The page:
Missouri’s top insurance regulator says a new report on exposures within the reach of the New Madrid seismic zone reinforces the need for residents in affected areas to purchase earthquake insurance.
Missouri Insurance Director John Huff says, however, there is a distinct lack of affordable earthquake coverage in his state, especially in the Southeast region.
A report released by global reinsurer Swiss Re suggests that should a series of earthquakes similar to those that occurred in the New Madrid seismic zone in 1811/1812 hit the central United States today the potential economic threat to the region would be crippling.
In its report, “Four Earthquakes in 54 Days,” Swiss Re estimates potential insured losses at around $150 billion in an area that is much more highly populated than it was a little over 200 years ago.
The total damage, including uninsured property and assets, would rise to more than $300 billion Swiss Re estimates in its report, which considers various factors, including seismic, demographic and economic, to model the scope of the risk.
The 150 mile New Madrid fault zone has the potential to affect the region in eight key states — Arkansas, Illinois, Indiana, Kentucky, Louisiana, Mississippi, Missouri and Tennessee — the combined population of which in 1810 was about 830,000. The population of those states has grown by a factor of 55 since then. The area shaken by the 1811/1812 quakes now includes the cities of St. Louis, Memphis, Nashville, Indianapolis and Little Rock, the report states.
Swiss Re posits that most insurers, reinsurers, rating agencies and policymakers are prepared for one large New Madrid earthquake, but it’s not at all certain that they’re prepared for more than one. The seismic event that occurred in the region two centuries ago actually consisted of three separate large earthquake events: one on Dec. 16, 1811, which was followed by a large aftershock; one on Jan. 23, 1812; and one on Feb. 7 1812. Each event measured greater than 7.0 in magnitude, according to the United States Geological Survey.
The report concludes that seismic activity along the New Madrid fault line would tend to occur in “large event sequences.” Such activity would likely be of larger magnitude, closer in time and of greater economic value than that which occurred in Christchurch, New Zealand, with a magnitude 7.1 earthquake in September 2010.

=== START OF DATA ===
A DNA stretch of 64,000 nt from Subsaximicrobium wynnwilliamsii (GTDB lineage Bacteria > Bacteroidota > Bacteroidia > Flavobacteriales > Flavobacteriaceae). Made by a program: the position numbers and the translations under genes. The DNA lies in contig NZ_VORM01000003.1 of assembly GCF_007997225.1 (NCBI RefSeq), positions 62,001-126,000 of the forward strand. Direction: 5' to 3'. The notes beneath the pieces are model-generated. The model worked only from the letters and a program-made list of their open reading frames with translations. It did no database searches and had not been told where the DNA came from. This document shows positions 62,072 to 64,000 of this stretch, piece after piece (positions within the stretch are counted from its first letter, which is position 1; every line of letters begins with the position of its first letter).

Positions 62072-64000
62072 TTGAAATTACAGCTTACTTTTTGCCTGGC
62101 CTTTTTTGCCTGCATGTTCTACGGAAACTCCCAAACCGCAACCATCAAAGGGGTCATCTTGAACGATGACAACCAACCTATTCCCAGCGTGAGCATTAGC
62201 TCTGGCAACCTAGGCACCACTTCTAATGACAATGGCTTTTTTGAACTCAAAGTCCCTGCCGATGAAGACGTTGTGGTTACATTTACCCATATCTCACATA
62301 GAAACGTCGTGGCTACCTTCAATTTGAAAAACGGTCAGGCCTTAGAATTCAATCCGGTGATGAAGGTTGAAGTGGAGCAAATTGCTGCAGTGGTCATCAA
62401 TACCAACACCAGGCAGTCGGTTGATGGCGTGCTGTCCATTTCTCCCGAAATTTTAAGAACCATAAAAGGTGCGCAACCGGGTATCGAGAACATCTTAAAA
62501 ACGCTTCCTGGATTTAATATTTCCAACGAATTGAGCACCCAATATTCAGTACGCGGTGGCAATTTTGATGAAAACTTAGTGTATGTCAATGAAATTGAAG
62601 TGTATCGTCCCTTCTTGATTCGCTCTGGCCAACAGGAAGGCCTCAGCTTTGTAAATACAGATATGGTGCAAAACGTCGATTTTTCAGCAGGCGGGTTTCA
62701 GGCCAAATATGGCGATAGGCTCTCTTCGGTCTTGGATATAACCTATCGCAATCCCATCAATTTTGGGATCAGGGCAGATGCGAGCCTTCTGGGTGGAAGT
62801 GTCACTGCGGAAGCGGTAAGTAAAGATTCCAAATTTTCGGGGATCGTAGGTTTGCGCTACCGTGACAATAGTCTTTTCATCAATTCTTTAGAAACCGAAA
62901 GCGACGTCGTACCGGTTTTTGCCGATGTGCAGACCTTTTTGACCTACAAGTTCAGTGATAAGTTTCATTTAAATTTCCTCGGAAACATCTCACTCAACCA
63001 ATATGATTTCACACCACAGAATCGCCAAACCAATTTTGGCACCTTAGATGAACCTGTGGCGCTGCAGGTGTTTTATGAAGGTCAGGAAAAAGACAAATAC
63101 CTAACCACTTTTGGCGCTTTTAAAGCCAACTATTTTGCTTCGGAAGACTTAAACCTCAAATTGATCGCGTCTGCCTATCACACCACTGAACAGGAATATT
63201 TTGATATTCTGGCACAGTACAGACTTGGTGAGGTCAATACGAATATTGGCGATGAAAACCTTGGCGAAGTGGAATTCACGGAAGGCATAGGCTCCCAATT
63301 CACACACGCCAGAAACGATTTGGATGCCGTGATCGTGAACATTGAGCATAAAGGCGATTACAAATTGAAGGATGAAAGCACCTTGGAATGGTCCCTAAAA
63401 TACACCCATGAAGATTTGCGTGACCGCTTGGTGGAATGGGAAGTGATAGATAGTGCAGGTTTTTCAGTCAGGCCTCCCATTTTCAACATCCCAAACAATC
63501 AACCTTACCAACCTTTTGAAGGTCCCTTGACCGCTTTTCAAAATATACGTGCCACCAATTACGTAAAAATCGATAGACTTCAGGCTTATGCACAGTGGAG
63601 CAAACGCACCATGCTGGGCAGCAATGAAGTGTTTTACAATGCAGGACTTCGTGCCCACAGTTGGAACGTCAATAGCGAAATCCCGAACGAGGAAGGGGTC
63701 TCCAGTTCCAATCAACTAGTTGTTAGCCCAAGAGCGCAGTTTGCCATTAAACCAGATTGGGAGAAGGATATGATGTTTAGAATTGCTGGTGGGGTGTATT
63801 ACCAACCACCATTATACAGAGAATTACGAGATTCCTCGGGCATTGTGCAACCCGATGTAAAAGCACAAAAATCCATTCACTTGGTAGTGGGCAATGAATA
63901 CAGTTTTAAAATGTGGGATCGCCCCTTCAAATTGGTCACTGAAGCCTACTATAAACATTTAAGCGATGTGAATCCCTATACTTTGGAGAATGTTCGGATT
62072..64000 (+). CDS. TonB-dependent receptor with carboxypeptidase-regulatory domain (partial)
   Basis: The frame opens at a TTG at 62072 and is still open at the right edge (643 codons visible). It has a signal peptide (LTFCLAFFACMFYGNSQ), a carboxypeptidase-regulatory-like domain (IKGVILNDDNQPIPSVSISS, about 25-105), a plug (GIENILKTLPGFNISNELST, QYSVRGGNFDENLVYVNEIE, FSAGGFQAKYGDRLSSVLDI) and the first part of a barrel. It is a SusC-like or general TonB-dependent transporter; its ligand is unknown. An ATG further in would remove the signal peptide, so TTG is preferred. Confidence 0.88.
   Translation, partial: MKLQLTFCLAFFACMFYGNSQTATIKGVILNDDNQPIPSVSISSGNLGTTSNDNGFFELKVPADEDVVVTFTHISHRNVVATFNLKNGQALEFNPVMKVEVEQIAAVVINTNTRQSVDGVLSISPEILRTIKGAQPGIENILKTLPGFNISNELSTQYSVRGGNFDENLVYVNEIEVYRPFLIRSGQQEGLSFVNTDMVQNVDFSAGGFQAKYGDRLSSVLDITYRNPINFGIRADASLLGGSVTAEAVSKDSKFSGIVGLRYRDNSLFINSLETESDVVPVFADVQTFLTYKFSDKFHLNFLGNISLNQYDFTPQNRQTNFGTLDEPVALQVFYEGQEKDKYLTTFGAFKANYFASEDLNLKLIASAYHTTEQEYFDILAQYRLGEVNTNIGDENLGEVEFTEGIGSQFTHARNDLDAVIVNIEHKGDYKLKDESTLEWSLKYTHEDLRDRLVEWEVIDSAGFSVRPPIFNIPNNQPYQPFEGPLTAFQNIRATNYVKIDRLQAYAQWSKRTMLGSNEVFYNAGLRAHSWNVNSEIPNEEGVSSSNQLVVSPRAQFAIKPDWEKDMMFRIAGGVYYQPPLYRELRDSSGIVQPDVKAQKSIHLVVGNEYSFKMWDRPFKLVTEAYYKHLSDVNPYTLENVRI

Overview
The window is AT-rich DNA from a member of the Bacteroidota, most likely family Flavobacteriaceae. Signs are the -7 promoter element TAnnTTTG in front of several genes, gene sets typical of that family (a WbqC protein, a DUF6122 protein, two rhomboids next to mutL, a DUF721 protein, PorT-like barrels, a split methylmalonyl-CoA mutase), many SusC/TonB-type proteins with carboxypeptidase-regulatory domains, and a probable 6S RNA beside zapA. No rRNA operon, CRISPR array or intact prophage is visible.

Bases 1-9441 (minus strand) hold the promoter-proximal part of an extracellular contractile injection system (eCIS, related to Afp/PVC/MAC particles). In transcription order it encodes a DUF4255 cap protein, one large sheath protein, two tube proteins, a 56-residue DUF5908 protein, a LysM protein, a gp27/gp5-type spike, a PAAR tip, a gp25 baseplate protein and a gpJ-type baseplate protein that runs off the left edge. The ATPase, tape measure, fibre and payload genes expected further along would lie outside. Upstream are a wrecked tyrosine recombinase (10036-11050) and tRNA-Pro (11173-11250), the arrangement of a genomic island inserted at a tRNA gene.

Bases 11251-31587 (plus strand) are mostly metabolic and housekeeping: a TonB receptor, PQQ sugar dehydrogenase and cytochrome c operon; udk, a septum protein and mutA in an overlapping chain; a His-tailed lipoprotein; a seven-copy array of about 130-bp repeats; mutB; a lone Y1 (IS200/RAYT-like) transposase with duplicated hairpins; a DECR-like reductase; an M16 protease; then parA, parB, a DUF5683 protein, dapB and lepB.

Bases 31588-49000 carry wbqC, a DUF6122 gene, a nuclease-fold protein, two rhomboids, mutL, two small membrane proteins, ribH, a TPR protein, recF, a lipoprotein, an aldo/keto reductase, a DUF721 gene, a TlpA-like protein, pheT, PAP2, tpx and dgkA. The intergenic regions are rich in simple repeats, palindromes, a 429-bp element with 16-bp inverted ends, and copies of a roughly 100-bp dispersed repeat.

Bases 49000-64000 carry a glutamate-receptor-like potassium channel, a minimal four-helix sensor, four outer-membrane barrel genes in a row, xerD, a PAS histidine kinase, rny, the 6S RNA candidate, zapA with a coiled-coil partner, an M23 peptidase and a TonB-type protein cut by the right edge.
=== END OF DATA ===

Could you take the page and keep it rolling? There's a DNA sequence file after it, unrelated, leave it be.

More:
The report, coupled with small temblors that rattled Southeast Missouri in July, serve as reminders that Missouri residents are vulnerable to earthquakes, Insurance Director Huff says in an announcement released by the Missouri Department of Insurance.
“However, many Missourians are having trouble getting earthquake coverage. Recent insurance data demonstrates that southeast Missouri is experiencing an insurance coverage crisis,” he says.
The insurance department notes that the U.S. Geological Survey estimates the probability of a magnitude 7.5 or greater earthquake in the New Madrid zone over the next 50 years is 7 to 10 percent. The probability of an earthquake exceeding magnitude 6 over the same period is 25 to 40 percent.
A joint assessment by the Mid-American Earthquake Center of the University of Illinois and the Federal Emergency Management Agency predicts a New Madrid event could constitute the highest total economic loss of any natural disaster in U.S. history. Swiss Re’s report makes the same assessment.
Data collected by the department from insurers who offer earthquake coverage in Missouri, show that on average premiums in the six counties that comprise the New Madrid area increased by more than 500 percent between 2000 and 2014. In one county the coverage cost rose by nearly 700 percent.
In 2000, more than 60 percent of homes in the New Madrid area had earthquake coverage. By 2014, the rate of coverage had plummeted to 20 percent, according to the insurance department, which expects to release a comprehensive earthquake report later this year.
The value of homes in Missouri without coverage is estimated to be $86.2 billion.
Swiss Re states that more than one-third of its insured loss estimate is attributed to the multiple effects of large earthquakes occurring one after the other, something that wouldn’t be seen in a single, isolated earthquake. According to the report, multiple quakes will cause confusion as well as disagreement in handling insurance claims.
“This is based, in part, on recent experience of claims complexity and disputes following the 2010/2011 Christchurch earthquakes,” the report’s author writes.
Not only will property damage coverage come into play but so will business interruption, demand surge and loss adjustment expenses.
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